Top 3 Challenges of the Internet of Things (IoT)
The Internet of Things (IoT) has changed the way we interact with everyday devices. Previously conventional devices like toasters, thermometers, and door locks can now be transformed into ‘smart’ devices, with the use of IoT technologies. These smart devices can communicate wirelessly with other smart devices and collect large volumes of data from different sources.
Of course, with so many types of IoT devices out there – from sensors and smartphones to speakers and kitchen appliances – there comes a number of unique IoT challenges involving security, privacy, and data management. Here are the top 3 IoT challenges businesses are facing right now and what is being done to overcome them.
IoT devices are extremely secure when set up properly, but poor products and management can leave them prone to security flaws. These range from inadequate password protection and two-factor authentication, to irregular software updates and patches. There have even been instances of hackers successfully infiltrating smart security cameras, leaving victims traumatized, resulting in class action lawsuits against companies like Ring.
Why is IoT security so inconsistent? Because there is no universal standard for it. Some devices may require a password to meet certain requirements before it is confirmed, such as “use at least one capital letter, number, and symbol”. Meanwhile other devices may not have the same minimum password requirements, which then creates a discrepancy in the level of security between each device.
Another challenge with IoT security is the need for regular software updates and patches. While it is the manufacturer’s responsibility to ship their products with the latest software and security updates, once the device is installed, it is often the user’s responsibility to stay on track of security updates.
For this reason, it is important that business owners keep their IoT devices up to date. Automation is a great way to achieve this, as it means the device can automatically update itself without the need for user intervention. Also, it is worth replacing IoT products that are out of date and no longer supported by the manufacturer, since those products will no longer be protected against the latest security threats.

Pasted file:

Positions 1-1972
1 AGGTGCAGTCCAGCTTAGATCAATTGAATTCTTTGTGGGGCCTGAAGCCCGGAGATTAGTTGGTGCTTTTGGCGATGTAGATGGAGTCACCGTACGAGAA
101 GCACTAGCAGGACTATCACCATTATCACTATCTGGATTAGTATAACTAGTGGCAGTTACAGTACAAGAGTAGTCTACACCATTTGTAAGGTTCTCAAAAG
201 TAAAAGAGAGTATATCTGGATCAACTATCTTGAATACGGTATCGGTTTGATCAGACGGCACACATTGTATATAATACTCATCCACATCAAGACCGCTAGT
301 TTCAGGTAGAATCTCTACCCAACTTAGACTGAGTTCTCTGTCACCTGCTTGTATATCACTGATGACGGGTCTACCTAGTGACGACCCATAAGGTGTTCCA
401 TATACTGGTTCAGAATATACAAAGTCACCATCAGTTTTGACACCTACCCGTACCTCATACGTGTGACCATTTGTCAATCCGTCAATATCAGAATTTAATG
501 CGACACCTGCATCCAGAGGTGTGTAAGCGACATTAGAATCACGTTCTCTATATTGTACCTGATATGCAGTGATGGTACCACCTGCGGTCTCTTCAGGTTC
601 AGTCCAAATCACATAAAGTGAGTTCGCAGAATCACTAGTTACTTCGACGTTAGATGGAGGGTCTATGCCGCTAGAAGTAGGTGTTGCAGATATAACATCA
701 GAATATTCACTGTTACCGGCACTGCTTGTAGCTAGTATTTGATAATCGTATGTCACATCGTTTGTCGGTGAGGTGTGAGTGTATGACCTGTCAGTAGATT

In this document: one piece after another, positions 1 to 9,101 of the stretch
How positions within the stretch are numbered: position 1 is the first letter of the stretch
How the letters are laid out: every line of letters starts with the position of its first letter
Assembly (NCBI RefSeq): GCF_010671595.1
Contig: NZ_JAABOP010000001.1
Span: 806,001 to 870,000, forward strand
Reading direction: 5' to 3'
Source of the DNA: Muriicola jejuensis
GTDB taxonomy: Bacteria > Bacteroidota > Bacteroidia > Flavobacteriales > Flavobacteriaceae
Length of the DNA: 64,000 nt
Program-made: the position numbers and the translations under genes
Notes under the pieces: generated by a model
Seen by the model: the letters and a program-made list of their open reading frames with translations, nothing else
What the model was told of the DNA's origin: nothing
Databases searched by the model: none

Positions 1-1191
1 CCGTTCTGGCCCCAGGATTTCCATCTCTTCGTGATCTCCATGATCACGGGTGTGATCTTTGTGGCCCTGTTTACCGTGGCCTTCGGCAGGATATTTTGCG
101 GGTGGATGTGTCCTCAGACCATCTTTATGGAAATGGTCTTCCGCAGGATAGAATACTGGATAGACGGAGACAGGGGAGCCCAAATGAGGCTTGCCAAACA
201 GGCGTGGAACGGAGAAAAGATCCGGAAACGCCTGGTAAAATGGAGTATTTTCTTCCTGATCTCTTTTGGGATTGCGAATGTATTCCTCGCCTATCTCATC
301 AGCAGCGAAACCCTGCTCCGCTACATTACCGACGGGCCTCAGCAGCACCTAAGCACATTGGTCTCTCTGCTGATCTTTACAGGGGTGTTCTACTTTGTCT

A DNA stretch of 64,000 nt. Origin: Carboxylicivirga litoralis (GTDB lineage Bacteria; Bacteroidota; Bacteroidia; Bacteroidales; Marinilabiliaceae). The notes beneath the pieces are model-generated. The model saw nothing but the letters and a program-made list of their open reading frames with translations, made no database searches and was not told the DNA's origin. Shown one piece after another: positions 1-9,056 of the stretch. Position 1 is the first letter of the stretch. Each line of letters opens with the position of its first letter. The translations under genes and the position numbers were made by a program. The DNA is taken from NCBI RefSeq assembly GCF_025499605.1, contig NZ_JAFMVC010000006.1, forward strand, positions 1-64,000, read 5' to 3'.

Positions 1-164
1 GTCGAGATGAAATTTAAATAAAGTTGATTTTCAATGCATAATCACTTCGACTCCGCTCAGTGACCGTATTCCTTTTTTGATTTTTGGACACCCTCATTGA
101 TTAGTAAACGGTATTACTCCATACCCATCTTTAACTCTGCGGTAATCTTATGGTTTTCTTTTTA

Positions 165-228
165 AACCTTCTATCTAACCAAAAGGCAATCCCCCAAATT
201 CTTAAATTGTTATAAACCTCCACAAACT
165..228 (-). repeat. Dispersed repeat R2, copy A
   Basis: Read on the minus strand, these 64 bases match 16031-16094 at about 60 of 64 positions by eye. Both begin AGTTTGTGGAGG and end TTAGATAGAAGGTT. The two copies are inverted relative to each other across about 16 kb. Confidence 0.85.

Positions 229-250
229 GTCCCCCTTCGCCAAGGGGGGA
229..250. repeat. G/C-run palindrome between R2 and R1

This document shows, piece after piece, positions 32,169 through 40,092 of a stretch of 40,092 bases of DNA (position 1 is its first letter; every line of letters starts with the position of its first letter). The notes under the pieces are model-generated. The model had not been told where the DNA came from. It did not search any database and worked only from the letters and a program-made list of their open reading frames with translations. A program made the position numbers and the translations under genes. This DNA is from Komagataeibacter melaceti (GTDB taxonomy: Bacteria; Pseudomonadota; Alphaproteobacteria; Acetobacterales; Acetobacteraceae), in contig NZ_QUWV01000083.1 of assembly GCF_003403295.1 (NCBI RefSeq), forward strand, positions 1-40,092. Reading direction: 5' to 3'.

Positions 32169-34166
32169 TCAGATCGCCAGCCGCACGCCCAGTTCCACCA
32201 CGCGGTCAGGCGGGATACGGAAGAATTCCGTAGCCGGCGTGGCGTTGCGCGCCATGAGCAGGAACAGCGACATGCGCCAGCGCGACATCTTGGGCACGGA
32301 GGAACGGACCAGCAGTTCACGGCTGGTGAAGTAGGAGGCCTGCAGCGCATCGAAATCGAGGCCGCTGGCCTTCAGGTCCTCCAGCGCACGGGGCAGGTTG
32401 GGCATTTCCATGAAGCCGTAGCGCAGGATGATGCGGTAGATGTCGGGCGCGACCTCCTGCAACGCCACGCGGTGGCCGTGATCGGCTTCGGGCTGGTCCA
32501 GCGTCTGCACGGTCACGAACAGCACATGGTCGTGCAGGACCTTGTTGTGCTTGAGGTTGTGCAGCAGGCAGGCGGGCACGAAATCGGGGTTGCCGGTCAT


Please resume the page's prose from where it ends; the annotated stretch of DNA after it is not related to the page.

Many IoT devices collect sensitive or personal data from their users. Such examples include heart rate monitors found on smart watches and sensors for monitoring patient health in hospitals.
While these devices require access to sensitive or personal data in order to function correctly, problems can occur if the data is mishandled or if the relevant privacy laws and regulations are not followed. In January 2020, the smart doorbell manufacturer Ring was hit with a class action lawsuit after it was revealed the Ring app was packed with third-party tracking software, sending personal customer data to companies like Facebook.
Data privacy becomes an even bigger issue if a device is sold across the world, where each region has its own unique rules. In Australia, the Privacy Act 1988 is the principal piece of legislation protecting the handling of information about individuals. Under the Privacy Act 1988, individuals must give consent before their sensitive information is collected or used for a purpose other than the purpose it was collected for.
With this in mind, it is important for businesses to follow the relevant privacy laws and regulations in the countries where they operate. Failure to do so can result in major fines and penalties.
Data volume and complexity
As the number of IoT devices increases, so does the number of sources that these devices collect data from. These days, IoT devices collect data from all kinds of sources, from emails, texts, and social media posts, to personal account details and recorded audios.
With so many types of data coming from so many sources, the task of collecting, analyzing, and distributing big data can be challenging. The fact that datasets are becoming increasingly complex also contributes to this problem.
Fortunately, many software and cloud service providers that are designed to manage big data are emerging. Platforms like Amazon Web Services help automate the task of collecting, analyzing, and distributing big data, which makes it easier for businesses to gain actionable insights and make more informed decisions.
Custom developed software is another effective way to manage big data in a way that meets your unique business requirements. This is especially useful if your company regularly deals with large volumes of structured and unstructured data and needs help with keeping all your information in one place.
Understanding the Challenges of IoT for Your Business
These are just some of the many IoT challenges businesses are facing. Despite the many advancements in IoT technology, there are still challenges that companies must face when it comes to implementing IoT into their business practices.
Furthermore, government regulations on IoT devices means that businesses will need to stay up to date with the latest rules, laws, and regulations before launching their products to respective regions.
For these reasons, it’s important that businesses take the time to understand the risks before developing or implementing IoT devices, as well as figuring out what they can do to overcome those challenges.
Consulting a software development company that specializes in the Internet of Things and its challenges is a great starting point. They can assess your unique technological requirements and propose a custom solution that fits your needs and budget. Plus, they can develop custom software that complements your existing business practices and helps you get the most out of your IoT infrastructure.